The movie is set in the 1960s at the height of the Cold War.  Two secret agents, Solo and Kuryakin - one American and one Soviet - come together to save the world from an evil Nazi millionaire couple intent on acquiring their own bomb.  To do so, they have abducted a German scientist, and so our secret agents team up with his daughter, Gaby, who also happens to be very, very good looking.  And I'm not joking. This movie has a very Zoolander vibe to it. Every scene looks like a spread from Mr Porter.  It's not just that Henry Cavill (SUPERMAN) and Armie Hammer (THE LONE RANGER) are very, very good looking as Solo and Kuryakin, but they have been styled to within an inch of their lives and then draped decorously over the cityscapes of luxurious European cities like an advert for aftershave.  And Alicia Vikander gets the full sixties make-over, complete with bouffant hair, go-go boots and Jackie O sunglasses. It's hard to take proceedings too seriously after all that.

Wednesday, December 09, 2015


TRUE STORY is essentially a two-hander between often-time comedic collaborators James Franco and Jonah Hill.  In this film, they try their hand at a straight psychological drama with limited effect.  Hill plays real-life New York Times journalist Michael Finkel who was sacked in the early 1990s for falsifying sources on a story.  Per Finkel/Hill he was doing so to enhance an important ethical story for the greater good.  The result is that Finkel is washed up until a murderer on the lam decides to appropriate his identity in order, in turns out, to lure him into a relationship. And this forms the body of the film. We see James Franco play Christian Longo, accused of killing his family, give up pieces of that story to Finkel in exchange for advice on how to better write his testimony.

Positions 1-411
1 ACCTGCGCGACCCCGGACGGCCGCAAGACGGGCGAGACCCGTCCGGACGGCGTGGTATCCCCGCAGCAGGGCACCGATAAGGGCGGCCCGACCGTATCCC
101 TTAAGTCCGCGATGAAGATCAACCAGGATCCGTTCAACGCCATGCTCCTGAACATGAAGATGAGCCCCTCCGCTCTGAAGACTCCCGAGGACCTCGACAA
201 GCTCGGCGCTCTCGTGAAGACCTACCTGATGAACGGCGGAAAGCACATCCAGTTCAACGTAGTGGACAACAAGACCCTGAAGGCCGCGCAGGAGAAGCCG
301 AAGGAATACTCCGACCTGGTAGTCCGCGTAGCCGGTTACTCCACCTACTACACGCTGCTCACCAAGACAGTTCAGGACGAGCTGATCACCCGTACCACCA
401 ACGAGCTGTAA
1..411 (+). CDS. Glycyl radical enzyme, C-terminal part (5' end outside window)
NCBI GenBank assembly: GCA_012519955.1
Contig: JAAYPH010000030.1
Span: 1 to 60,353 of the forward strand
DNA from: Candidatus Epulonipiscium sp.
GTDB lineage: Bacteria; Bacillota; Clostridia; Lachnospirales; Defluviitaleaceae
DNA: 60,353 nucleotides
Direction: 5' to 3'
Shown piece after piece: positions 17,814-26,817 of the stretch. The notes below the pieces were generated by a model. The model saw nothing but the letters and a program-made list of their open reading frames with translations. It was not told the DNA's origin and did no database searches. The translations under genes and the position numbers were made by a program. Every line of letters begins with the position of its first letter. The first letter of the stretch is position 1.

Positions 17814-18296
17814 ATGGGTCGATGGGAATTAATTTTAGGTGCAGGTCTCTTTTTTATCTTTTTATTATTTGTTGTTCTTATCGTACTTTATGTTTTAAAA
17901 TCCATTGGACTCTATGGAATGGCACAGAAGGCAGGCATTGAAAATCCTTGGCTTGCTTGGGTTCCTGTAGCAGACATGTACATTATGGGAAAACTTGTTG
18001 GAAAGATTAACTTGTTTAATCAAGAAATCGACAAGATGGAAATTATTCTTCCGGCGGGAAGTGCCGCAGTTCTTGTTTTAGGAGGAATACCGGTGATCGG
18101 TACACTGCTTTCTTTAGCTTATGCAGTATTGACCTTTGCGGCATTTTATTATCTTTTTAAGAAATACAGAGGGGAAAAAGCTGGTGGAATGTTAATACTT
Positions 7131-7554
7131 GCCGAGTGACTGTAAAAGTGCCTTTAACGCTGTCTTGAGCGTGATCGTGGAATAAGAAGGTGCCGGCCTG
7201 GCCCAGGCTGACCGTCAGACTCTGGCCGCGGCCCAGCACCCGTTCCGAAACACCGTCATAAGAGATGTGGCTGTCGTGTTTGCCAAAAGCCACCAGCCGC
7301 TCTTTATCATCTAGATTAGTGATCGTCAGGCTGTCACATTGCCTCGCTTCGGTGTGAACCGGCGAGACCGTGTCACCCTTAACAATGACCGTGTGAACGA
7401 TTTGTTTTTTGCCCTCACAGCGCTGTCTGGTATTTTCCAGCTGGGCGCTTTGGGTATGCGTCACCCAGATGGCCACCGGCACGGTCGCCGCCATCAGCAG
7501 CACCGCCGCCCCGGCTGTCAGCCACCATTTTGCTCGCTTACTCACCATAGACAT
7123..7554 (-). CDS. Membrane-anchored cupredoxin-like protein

Prisoner/journalist stories of this kind have the capacity to be quite spectacular, and at their apex - Capote and In Cold Blood - have the ability to ask frightening questions about how far each side needs the other and is complicit in the other's crimes.  How far does Finkel let Longo manipulate him because he needs the story that resurrects his career? This sort of material requires great skill on the part of both actors - we need to see and feel layers of motivation and ambiguity.  I'm afraid that I just didn't get that from either actor here.  Moreover, and this must be more down to the screenwriter and first-time feature director Rupert Goold - the pacing felt sluggish and the movie overall lacking in tension.  So overall, there's very little here to attract an audience either on the big screen or on DVD.

TRUE STORY has a running time of 99 minutes and is rated R. It played Sundance 2015 and was released earlier this year in the USA, Canada, Brazil, Spain, the UK, Ireland, Germany and France.  It is now available to rent and own.

Tuesday, December 08, 2015